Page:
I use autoSize rather than trying to calculate the true width of the text field myself because... well just look at this: http://help.adobe.com/en_US/FlashPla...neMetrics.html - Those are the rules for true line length. To get the true minimum textField dimensions, I would have to run those calculations on every single line, determine the longest, fix the inevitable bugs, etc. My brain melted about an hour in. Just Don't Do It (tm), the autoSize works fine for us in this case.

    Other quirk - I separate the 'text field' part of the bubble from the background. Why? Because while Flash understands what to do with a textfield in a 9-sliced movieclip (ie. adjust the text field size, so that the text size stays the same while the image gets bigger, as opposed to scaling the text), ScaleForm does not. So you need to separate the textfield from the background. You also need both to have a zero point in their upper lefthand corners, so that when you adjust the width and the height of the textfield, that extra spaces goes in the right direction (it'll always get tacked onto the right/bottom).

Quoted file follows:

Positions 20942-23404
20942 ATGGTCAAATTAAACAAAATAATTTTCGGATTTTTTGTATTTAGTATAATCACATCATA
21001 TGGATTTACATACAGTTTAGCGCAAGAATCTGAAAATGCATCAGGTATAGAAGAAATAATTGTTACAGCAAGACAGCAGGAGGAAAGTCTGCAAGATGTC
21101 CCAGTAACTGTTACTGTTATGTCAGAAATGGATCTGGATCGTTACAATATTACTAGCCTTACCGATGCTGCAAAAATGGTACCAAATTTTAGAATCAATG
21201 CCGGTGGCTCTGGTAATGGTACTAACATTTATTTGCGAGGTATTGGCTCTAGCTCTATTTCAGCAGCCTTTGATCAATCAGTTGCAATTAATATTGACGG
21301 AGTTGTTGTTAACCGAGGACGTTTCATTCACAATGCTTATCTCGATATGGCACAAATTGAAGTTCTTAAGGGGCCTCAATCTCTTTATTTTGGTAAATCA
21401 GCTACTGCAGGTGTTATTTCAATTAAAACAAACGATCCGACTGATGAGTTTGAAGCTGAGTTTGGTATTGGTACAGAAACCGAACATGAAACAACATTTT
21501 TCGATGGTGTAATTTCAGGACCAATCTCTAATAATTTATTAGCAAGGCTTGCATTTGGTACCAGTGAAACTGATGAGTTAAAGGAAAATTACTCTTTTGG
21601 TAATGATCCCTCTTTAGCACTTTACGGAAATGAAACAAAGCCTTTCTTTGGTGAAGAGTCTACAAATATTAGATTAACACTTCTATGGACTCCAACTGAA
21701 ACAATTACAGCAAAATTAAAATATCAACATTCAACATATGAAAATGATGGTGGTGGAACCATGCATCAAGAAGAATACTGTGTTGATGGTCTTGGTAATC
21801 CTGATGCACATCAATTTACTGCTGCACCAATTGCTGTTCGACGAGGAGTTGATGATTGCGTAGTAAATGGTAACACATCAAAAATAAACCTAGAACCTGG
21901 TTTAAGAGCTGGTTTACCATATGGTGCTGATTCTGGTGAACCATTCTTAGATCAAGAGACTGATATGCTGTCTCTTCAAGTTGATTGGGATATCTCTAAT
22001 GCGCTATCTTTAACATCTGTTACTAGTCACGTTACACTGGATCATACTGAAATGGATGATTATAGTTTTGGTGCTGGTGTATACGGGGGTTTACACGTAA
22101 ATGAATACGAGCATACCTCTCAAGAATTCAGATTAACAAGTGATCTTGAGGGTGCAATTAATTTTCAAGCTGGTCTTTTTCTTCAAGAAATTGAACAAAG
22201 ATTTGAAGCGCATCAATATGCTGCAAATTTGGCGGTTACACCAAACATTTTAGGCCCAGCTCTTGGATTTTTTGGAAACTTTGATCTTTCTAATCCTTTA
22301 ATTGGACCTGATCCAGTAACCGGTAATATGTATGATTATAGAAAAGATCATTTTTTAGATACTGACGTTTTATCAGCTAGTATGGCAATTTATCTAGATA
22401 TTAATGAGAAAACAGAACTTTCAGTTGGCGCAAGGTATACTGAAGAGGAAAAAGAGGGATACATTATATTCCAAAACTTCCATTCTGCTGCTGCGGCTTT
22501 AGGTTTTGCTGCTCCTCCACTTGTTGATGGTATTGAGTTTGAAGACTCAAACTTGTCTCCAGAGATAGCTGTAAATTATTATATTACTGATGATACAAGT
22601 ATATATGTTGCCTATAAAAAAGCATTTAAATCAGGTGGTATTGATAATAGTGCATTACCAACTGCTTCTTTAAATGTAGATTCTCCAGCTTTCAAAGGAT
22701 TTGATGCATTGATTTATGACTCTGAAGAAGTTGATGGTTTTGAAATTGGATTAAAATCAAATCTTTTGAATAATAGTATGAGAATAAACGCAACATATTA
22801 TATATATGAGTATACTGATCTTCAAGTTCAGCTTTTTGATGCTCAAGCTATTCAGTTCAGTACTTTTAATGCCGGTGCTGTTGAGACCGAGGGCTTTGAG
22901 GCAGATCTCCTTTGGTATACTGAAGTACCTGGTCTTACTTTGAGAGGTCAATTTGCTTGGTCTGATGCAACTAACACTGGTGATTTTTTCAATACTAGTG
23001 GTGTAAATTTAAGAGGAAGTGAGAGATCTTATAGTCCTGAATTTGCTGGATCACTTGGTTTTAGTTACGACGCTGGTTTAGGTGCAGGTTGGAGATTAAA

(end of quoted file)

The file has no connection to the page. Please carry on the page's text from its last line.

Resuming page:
When you're doing the assets, start by making your 9-slice dialog bubble backdrop (and turn it into a movieclip). Now, draw into that where you want the textfield to be (and turn that textfield into a movieclip - and delete it from the 9-slice). Then, into 9-slice, temporarily place your textfield movieclip, with position 0,0. Now edit the textfield movieclip and nudge the contained textfield around until it lines up how you want in the 9-slice backdrop movieclip. Then delete the temp textfield movieclip from the 9-slice movieclip. To do a final test, place both the 9-slice backdrop and the textfield movieclip into your scene somewhere, and give them equivalent positions. If they line up properly - success!